Denver Police Chief Escapes Speed Camera Justice
Denver, Colorado police chief supports speed camera tickets for others, but does not pay them himself.
Gerry WhitmanDenver, Colorado Police Chief Gerry Whitman supports the use of photo radar systems to ticket motorists, but he does not apply this policy to himself or his officers. According to a report by Denver's Office of the Independent Monitor, Whitman was caught in March driving 10 MPH over the limit in a school zone. In such circumstances, the $40 fine for ordinary speeding would have doubled to $80 had Whitman not exercised his authority to avoid payment.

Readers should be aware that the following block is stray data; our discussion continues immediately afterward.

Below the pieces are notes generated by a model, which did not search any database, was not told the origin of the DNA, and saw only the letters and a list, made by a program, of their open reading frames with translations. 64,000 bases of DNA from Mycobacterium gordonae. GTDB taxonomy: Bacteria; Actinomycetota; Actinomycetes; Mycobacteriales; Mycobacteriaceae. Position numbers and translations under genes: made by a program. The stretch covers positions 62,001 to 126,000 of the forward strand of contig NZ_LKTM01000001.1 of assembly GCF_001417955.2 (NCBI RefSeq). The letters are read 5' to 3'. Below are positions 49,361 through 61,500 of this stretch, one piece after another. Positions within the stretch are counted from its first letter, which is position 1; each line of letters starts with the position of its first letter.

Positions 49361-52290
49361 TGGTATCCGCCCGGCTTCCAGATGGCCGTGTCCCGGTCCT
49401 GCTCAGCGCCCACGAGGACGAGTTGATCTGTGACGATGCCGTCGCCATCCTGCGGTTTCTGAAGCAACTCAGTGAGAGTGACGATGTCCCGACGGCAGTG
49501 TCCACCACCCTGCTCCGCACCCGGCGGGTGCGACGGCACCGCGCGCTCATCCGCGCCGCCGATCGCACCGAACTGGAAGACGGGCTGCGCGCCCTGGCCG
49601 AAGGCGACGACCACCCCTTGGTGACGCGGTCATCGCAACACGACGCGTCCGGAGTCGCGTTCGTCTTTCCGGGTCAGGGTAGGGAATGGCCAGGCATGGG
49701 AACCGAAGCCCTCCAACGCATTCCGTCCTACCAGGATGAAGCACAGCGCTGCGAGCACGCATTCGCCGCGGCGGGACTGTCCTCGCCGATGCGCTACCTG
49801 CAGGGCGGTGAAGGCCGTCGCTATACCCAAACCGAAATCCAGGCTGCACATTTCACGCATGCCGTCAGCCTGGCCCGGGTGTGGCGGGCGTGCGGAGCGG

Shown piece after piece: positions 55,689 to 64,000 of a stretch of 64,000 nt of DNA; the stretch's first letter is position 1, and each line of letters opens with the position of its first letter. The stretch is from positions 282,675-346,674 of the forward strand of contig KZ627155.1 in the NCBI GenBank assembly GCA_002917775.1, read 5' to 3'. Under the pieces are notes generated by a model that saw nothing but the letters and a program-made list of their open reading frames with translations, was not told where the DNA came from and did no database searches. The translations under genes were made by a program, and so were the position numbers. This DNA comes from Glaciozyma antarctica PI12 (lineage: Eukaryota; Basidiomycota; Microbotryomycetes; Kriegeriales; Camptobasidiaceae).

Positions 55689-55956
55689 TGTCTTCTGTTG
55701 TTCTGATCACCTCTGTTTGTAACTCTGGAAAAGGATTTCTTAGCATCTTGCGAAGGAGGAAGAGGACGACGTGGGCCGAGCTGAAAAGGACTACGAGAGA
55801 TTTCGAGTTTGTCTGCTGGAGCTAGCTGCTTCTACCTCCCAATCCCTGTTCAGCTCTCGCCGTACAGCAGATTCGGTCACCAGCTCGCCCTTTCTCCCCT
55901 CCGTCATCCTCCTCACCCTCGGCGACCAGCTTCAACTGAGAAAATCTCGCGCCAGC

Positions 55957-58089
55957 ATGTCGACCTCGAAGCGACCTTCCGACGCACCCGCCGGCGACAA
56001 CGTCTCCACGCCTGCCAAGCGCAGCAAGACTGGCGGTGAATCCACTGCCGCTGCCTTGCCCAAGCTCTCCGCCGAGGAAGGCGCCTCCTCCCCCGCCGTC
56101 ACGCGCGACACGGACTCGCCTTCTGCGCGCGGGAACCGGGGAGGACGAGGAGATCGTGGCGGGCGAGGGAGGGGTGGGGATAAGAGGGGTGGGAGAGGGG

Whitman is not alone in avoiding tickets. In the first quarter of 2006, police officers -- primarily the senior ranks of lieutenants, sergeants and detectives -- racked up 15 photo radar tickets for driving up to 18 MPH over the limit in residential areas and school zones. While more than 50,000 Denver citizens have paid such fines, no police officer has paid a ticket this year. Instead, the officers received "reprimands."
Denver's photo radar program has a history of controversy. In 2002, private contractor ACS overcharged motorists $100,000 by double-billing those who received speed camera citations. In January that year, a county judge ruled that the camera program was illegal because ACS operated every aspect of the profitable program. Police later made a few changes and re-instated ticketing.
A full copy of the report is available in a 35k PDF file at the source link below